Go big or go home, right? I figured there was no better way to start off the year than with a recap of these short ribs I made for New Year’s Eve dinner. While I would’ve prefered sleeping in late and resting up for the night’s festivities, this was a day long endeavor. But it was a lot of fun – and a morning visit to the meat counter at the Eastern Market is always a good way to start your day. Besides, you know that any dish calling for 2 pints of Guinness is sure to be worthwhile.
The main reason this dish takes so long, aside from the 2 plus hours for braising, is because you spend a great deal of time layering in flavors. Slow cooking lesser cuts of meat is always a surefire way to kick up a dish because you are drawing out flavor from the fat, connective tissue, and, in the case of short ribs, the bones. But there are plenty of other steps along the way that allow for layering in even more flavors – using a dry rub, using the bacon fat to sear the short ribs, sautéing the vegetables in the remaining fat, infusing the store-bought beef stock, using a deep and rich stout, reducing the sauce and proper seasoning along the way.
All of these extra steps lead to a dish that is complex, savory and worth the extra effort.Stout-Braised Short Ribs Loosely based on this recipe from Gourmet Serves 4-6
8-10 short ribs, on the bone 3 TBSP brown sugar 2 tspn kosher salt 2 tspn smoked paprika 1 1/2 tspn ground coffee 1 tspn ground black pepper 1 tspn chili powder 1/2 tspn garlic powder pinch cayenne 2 1/2 cups beef stock 1/2 onion, chopped 1 celery rib, chopped 1 carrot, chopped 4 black pepper cloves 1/2 tspn dried thyme 4 ounces bacon, diced 1 onion, finely diced 2 carrots, peeled and finely diced 2 celery ribs, finely diced 4 cloves garlic, minced 1 14 ounce can diced tomatoes
2 pints stout (I used Guinness) 2 sprigs rosemary Kosher salt and black pepper for seasoning
Meanwhile, prep the dry rub. In a bowl, combine the brown sugar, kosher salt, paprika, ground coffee, black pepper, chili powder, garlic powder and cayenne. Mix together with a whisk until there are no clumps.
Once the meat has come to room temperature, thoroughly coat the ribs on all sides with the rub and reserve for 15 minutes.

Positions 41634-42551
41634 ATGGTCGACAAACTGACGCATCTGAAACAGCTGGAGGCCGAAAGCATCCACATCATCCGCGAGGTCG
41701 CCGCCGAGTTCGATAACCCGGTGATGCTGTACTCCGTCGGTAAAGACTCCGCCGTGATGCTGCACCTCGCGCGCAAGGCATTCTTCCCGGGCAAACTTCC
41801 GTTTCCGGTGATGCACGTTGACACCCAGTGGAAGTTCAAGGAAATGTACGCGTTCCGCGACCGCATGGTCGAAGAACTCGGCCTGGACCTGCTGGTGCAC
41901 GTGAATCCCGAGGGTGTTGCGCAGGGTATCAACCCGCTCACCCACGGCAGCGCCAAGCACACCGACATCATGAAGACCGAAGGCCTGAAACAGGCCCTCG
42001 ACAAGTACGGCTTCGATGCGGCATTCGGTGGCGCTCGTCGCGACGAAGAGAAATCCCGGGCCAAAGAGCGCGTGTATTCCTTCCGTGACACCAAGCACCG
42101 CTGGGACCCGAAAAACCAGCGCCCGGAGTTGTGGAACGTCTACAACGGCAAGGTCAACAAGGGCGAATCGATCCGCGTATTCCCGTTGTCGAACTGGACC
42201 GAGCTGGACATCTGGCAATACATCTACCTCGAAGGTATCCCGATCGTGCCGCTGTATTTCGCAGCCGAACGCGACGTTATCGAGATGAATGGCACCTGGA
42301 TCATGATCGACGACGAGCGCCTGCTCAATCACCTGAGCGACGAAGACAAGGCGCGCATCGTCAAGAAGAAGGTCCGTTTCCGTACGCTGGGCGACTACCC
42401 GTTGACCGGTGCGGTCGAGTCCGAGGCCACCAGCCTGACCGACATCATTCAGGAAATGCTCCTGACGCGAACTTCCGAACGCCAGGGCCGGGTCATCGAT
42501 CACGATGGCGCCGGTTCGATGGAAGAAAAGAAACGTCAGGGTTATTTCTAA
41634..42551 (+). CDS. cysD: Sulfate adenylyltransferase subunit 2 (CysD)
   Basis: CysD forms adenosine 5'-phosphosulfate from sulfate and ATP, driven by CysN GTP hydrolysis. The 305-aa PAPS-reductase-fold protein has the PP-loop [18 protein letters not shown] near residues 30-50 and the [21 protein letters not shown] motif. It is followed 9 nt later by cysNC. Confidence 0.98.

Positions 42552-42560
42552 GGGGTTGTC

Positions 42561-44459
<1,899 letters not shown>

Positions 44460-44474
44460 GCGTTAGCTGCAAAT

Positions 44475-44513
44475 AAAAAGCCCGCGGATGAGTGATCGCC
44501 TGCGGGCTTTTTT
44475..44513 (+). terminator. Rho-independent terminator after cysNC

Preheat the oven to 375 degrees with the rack positioned in the lower third of the oven.
Bring a large dutch oven or high-walled, heavy-duty pot, to medium heat. Add the diced bacon and saute until browned. Remove with a slotted spoon and reserve. Working in batches, sear the short ribs on all sides until a nice brown crust forms – about 3-4 minutes per side.
Meanwhile, prep the beef stock by infusing more flavor. Many store-bought stocks can be bland or mild in flavor. Adding vegetables, herbs, and spices and simmering for a short period of time will heighten the flavor of the stock.
In a medium sauce pan, add the beef stock, 1/2 chopped onion, 1 chopped carrot, 1 chopped celery rib, black pepper cloves and 1/2 teaspoon dried thyme. Simmer for 15 minutes. Strain through a fine mesh sieve and reserve the liquid. Discard the vegetables.
Separately, remove all but 1-2 tablespoons of fat that has accumulated in the dutch oven or pot. Maintaining medium heat, add the finely diced onion, carrots, and celery, season with kosher salt and pepper and saute for 5 minutes. Stir often with a wooden spoon to scrape up the brown meaty bits that have accumulated on the bottom of the dutch oven. Add the minced garlic and cook for another 1-2 minutes.
Add the diced tomato, reserved bacon, flavored beef stock and stout. Stir all of the ingredients together, cover and simmer for 10 minutes. Season with salt and pepper as needed.
Return the short ribs to the braising mixture, nestling the ribs among the vegetables – the liquid should nearly cover the ribs. Add the rosemary sprigs, cover and place in the preheated oven. Cook for 2 1/2 hours.
Turn off the oven. Remove the dutch oven, uncover and rest on top of the stove for 10-15 minutes. Gently remove the short ribs from the braising mixture and reserve on a pan. Remove and discard the rosemary sprigs. Place the ribs back in the oven to keep warm. At this point, the ribs will look something like this (notice how it’s much darker than when the ribs were initially seared off):
Add half of the braising mixture to a blender or food processor and puree until smooth. If you prefer a smoother sauce, puree the entire mixture. Return to the dutch oven and combine with the remaining mixture. Bring to a light simmer and reduce for 10-15 minutes.
At this point, you are ready to serve. There are multiple options for serving. You can return the ribs to the dutch oven, mix together with the sauce and serve. You can place the ribs on a serving platter or in a casserole dish, cover with the sauce and serve. You can serve directly to plates and spoon the sauce over the ribs. Or, if you really want to get fancy, you can glaze the ribs under the broiler, then serve on top of the sauce. To do this, arrange the ribs on a pan, use a brush to coat the ribs with some of the reduced sauce and place under the broiler for 3-5 minutes. This will give the ribs an additional sear and crispy texture on the outside.
We were going to a friend’s house for dinner, so I just used a casserole dish and served the ribs family style.
As for what to serve the short ribs with, I would recommend serving over a bed of whipped potatoes or creamy polenta.